HealthDay News — Patients with alopecia areata (AA) and androgenetic alopecia (AGA) have significantly lower serum and tissue levels of vitamin D receptors (VDRs), according to a study published online May 6 in the Journal of Cosmetic Dermatology.

Marwa M.T. Fawzi, MD, from Cairo University, and colleagues examined VDRs in the skin and blood in 20 patients with AA, 20 with AGA, and 20 healthy controls. VDR levels were detected in blood samples and lesional scalp biopsies.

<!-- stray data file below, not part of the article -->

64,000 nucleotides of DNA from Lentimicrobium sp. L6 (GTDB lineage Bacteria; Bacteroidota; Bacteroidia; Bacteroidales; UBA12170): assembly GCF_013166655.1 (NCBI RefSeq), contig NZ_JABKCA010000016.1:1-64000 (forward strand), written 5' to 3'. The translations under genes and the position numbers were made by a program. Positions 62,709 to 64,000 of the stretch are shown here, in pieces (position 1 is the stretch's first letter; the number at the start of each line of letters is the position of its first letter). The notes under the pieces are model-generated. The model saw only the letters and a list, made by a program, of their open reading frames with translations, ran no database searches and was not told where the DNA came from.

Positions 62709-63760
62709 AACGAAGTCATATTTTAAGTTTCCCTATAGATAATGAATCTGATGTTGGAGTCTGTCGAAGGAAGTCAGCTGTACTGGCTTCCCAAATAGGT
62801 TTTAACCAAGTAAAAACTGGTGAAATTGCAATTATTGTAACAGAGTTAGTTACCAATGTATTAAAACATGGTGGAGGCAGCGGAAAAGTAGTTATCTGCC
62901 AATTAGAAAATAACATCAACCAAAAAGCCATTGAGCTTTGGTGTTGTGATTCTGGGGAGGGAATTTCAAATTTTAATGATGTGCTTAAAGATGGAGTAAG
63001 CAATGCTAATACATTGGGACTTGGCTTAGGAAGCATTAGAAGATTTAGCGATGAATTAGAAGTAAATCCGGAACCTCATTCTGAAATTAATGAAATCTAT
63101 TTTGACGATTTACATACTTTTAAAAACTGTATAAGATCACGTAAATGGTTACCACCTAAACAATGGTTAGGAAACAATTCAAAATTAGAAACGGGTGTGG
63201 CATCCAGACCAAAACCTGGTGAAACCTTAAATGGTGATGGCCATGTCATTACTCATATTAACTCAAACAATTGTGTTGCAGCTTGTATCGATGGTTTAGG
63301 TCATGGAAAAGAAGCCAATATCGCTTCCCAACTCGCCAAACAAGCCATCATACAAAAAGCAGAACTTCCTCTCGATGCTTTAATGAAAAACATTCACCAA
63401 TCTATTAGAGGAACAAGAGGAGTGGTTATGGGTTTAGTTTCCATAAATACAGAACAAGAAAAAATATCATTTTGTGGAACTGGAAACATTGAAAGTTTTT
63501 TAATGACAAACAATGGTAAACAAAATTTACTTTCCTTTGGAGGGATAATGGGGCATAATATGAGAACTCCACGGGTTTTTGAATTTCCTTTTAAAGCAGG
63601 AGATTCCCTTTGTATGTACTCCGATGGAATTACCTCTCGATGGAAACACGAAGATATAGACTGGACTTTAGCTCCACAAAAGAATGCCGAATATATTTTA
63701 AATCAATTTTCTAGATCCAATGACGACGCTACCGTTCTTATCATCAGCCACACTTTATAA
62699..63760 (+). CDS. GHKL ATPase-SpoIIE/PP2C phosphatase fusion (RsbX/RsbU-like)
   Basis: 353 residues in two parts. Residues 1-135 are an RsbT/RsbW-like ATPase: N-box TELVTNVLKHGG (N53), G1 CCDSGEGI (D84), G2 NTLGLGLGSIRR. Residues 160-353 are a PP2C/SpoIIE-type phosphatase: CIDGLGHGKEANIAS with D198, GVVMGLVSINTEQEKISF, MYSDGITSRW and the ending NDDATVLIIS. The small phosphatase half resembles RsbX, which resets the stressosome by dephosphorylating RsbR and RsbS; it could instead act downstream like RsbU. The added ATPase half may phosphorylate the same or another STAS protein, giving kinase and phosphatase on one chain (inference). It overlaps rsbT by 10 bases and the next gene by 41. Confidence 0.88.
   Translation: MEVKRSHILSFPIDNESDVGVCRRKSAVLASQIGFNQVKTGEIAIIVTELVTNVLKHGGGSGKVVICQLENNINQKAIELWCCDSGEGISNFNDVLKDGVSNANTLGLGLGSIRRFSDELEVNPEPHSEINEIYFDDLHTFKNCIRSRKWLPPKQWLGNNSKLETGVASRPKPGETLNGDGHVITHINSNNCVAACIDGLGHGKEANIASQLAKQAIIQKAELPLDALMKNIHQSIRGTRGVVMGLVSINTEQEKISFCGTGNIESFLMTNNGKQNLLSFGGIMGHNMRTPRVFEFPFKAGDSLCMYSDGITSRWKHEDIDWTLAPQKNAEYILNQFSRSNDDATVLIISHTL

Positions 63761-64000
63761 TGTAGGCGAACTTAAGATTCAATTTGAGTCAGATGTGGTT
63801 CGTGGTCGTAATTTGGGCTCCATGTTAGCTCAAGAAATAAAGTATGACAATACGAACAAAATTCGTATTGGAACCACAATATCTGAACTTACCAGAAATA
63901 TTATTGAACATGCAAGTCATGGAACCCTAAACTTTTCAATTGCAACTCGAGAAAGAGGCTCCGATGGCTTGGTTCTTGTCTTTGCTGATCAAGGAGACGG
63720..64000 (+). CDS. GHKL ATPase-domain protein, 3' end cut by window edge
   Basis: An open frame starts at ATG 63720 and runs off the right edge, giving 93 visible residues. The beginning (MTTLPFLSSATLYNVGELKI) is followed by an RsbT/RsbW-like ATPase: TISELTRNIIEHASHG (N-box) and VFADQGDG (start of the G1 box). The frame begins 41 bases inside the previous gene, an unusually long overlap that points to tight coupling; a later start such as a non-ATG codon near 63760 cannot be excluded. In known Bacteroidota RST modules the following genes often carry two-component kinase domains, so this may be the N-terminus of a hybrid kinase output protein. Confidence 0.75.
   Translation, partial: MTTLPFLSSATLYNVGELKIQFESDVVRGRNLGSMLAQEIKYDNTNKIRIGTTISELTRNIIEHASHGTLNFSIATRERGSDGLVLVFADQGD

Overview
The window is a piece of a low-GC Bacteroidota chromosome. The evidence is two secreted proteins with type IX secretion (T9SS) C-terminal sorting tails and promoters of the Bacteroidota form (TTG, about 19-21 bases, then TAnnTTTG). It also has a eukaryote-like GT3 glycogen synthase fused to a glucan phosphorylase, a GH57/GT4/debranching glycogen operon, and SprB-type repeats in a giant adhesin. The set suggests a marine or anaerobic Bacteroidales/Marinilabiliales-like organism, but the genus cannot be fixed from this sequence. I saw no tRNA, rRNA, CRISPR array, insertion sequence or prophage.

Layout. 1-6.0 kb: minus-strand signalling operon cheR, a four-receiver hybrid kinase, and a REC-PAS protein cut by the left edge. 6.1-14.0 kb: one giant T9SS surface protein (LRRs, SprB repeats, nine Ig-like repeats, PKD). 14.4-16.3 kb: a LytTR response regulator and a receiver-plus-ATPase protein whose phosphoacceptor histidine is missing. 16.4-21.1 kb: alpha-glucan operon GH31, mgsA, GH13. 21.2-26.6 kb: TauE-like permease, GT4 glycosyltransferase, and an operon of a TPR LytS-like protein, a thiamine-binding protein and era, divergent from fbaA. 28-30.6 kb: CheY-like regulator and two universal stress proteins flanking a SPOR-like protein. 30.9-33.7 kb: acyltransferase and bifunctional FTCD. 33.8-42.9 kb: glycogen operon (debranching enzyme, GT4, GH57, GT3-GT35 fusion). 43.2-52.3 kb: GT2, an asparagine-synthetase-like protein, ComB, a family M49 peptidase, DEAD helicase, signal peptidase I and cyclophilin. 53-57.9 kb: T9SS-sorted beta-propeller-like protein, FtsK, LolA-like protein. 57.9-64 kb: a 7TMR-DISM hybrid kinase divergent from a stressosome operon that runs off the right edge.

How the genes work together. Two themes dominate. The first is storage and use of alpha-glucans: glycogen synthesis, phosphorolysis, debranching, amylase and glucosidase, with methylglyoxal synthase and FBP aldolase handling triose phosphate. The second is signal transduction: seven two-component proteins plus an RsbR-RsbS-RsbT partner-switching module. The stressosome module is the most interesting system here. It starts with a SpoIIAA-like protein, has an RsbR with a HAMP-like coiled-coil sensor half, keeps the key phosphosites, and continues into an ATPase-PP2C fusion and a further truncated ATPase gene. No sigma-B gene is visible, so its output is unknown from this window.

The researchers found that AA and AGA patients had lower serum and tissue VDR levels (P=0.000). In each group, serum and tissue VDR were positively correlated. Females with AA had significantly lower tissue VDR than males (P=0.046); females with AGA had significantly higher serum and tissue VDR levels than males (P=0.004).

“This study suggests an important role for VDR in the pathogenesis of AA and AGA through documenting lower serum and tissue VDR levels in AA and AGA patients in comparison with controls,” the authors write.

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